Brampton Circulars – 11 November 2017

Way back in 2009 we did Greenhead to Brampton as a set of routes and since then we have probably been along the A69 road any number of times and gone straight past the A6071 turn off that leads into Brampton without once thinking about visiting the place again. But here we are some eight years later all set to make that turn onto the A6071 and head downhill into Brampton.

Well, at least one of the routes is going to do that, the other three will have got off the coach sometime before and will have to make do with coming to Brampton on foot. Brampton was established in the 7th century and became a market town in 1252 when King Henry III granted it a chanter so while we have not been here for some time a lot of other people have been coming to this town for a very long time.

Some of those people could have come from Low Row to the east of Brampton where three of the routes are starting their walks. Two of the routes are going north up onto Hadrian’s Wall and then coming west. The short walk comes off the Wall at Haytongate and starts to come south through Lanercost Priory which was founded in 1169. This is sometime before Brampton became a market town but at this time Brampton had its own church and as the short route comes into Brampton along Brampton Ridge it is easy to imagine that this was the natural way for visitors to approach Brampton from Lanercost.

The 11-mile route, which is taking the Hadrian’s Wall Path goes further to the west and then comes south at Dovecote Bridge eventually coming into Brampton very close to the original parish church which lies to the west of the town. The church is built on the site of a Roman Fort and is built from stones taken from Hadrian’s Wall. It was in use until 1878 when the church of St Martins was built in the main part of the town.

The third walk to start at Low Row is the 12.5-mile route and this is going south past Hallbankgate and down to the edge of Brown Fell before turning back north-west through the village of Talkin and then around Talkin Tarn and heading for Brampton Railway Station. The station itself is about a mile south-east of the town which seems a bit odd but this was originally part of a mineral line that took coal from Tindale Fell down to Brampton and the station was originally called Milton which was named after the village where it was located. With the coming of the mainline Newcastle to Carlisle railway in 1836, the station was realigned and later became known as Brampton Station. A branch line leading into the town was constructed and a passenger service introduced in 1881. While the people living in the town thought the service was important the owners of the railway thought otherwise and it finally closed in 1923. Which means the 12.5-mile route can now safely walk on what is now a public footpath from the Station into town.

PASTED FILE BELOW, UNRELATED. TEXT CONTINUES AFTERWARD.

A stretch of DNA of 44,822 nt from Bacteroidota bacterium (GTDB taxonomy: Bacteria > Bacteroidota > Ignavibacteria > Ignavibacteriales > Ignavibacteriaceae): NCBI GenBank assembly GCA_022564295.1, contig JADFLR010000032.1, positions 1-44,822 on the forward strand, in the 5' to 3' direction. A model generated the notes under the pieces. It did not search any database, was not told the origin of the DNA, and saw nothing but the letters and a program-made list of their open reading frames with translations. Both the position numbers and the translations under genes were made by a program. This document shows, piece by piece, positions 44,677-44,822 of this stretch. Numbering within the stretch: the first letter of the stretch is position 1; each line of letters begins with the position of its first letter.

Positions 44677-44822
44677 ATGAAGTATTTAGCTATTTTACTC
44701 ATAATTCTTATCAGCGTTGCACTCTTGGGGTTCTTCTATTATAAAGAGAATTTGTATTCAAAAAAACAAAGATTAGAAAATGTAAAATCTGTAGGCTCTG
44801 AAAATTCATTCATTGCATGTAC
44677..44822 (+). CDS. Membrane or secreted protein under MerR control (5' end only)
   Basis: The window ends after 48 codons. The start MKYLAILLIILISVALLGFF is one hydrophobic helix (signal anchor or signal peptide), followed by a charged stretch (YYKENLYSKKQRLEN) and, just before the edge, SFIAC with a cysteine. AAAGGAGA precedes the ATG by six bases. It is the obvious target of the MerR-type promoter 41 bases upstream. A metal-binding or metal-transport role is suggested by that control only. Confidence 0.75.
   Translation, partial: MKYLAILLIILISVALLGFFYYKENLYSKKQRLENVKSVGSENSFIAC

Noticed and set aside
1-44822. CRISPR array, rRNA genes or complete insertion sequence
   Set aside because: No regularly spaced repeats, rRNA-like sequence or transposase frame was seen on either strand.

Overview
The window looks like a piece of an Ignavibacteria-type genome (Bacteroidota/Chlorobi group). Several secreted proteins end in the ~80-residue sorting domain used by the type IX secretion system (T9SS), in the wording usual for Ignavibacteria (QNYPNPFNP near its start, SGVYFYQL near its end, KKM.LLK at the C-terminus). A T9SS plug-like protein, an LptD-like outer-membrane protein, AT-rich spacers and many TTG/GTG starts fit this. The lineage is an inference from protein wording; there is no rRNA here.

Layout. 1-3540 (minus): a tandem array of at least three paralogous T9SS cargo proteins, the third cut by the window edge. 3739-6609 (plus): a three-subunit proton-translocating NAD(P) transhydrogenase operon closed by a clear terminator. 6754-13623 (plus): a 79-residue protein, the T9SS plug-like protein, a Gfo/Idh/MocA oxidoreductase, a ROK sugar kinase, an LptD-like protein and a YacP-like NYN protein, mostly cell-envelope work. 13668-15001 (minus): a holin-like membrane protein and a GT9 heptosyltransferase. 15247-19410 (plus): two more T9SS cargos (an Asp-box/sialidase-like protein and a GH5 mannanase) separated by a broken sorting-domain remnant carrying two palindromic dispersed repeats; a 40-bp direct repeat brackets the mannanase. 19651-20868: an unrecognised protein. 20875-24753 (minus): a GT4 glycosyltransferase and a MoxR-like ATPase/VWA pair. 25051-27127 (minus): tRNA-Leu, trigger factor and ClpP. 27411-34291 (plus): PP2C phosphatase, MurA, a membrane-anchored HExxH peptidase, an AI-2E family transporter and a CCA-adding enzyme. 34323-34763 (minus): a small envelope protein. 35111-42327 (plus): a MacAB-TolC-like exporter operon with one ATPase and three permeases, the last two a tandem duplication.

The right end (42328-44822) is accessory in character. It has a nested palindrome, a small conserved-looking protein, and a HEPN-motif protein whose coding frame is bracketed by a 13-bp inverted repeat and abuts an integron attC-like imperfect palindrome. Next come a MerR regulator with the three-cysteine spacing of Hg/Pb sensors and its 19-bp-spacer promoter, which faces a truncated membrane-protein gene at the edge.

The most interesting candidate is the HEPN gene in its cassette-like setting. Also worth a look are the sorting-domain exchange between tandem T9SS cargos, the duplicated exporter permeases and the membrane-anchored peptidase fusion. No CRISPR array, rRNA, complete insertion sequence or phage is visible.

As it happens the 11.5-mile route, which is doing the only circular, goes out on the same footpath before heading for a near full circuit of Talkin Tarn and then heading to the village of Talkin before turning back through Gelt Woods. and a return to Brampton.

Brampton is part of the Walkers are Welcome initiative and is one of only four towns in Cumbria to hold this distinction, the other three towns are Kirkby Stephen, Sedburgh and Alston. As a walking group, we feel that when towns make an effort to bring visitors into their area, particularly wet and muddy walkers then we have to make a point to visit them. So hopefully it will not be as long before we get back to Brampton, however, should you wish to make it there on this occasion how about joining us for a walk. You can find the walk descriptions here and the GPS routes here.

You will not be surprised to find that the image for this post is not one from a previous visit to Brampton but is, in fact, an image from a walk in Austria where some of the Redkite Ramblers members visited earlier this year.

Brampton Weather

Walk No. 23 Brampton Circulars 11 November 2017
Area: Cumbria Map: OL 43, Exp 315
7.5 miles Moderate
Start: A69 Road Grid Ref NY586626
Long Row – High Broom Hill – Low Broom Hill – Wallholme Bridge – Gunshall – Hadrian’s Wall Path – Haytongate – Lanercost Priory – Lanercost Bridge – Boothby Cottages – Brampton Ridge – Brampton
11 miles Moderate
Start: A69 Road Grid Ref NY586626
Long Row – Lanehead – Chapelburn- Lanerton – Hadrian’s Wall Path – Dovecote Bridge – Kellwoood – Cambeck Bridge – Crooked Holme – Old Church Lane – Brampton
11.5 miles Moderate
Start: Brampton
Disused Railway – Brampton Station – Talkin Tarn – Tarn End House Hotel – Hall Bank – Bogglebeck Bridge – Talkin – Hill House – Greenwell- Middle Gelt Bridge – Gelt Woods – Low Gelt Bridge – Permissive Path to Capon Hill – Brampton
12.5 miles Moderate
Start: A69 Road Grid Ref NY586626
Denton House – Low Houses – Carnetley – New Garth – Hallbankgate – Park Terrace – Tortie – Howgill – Brown Fell – Gairs – The Greens – Permissive Path to Talkin Head Farm – Talkin – Tarn End House Hotel – Talkin Tarn – Brampton Station – Disused Railway – Brampton
Pub: Howard Arms Telephone: 01697 742758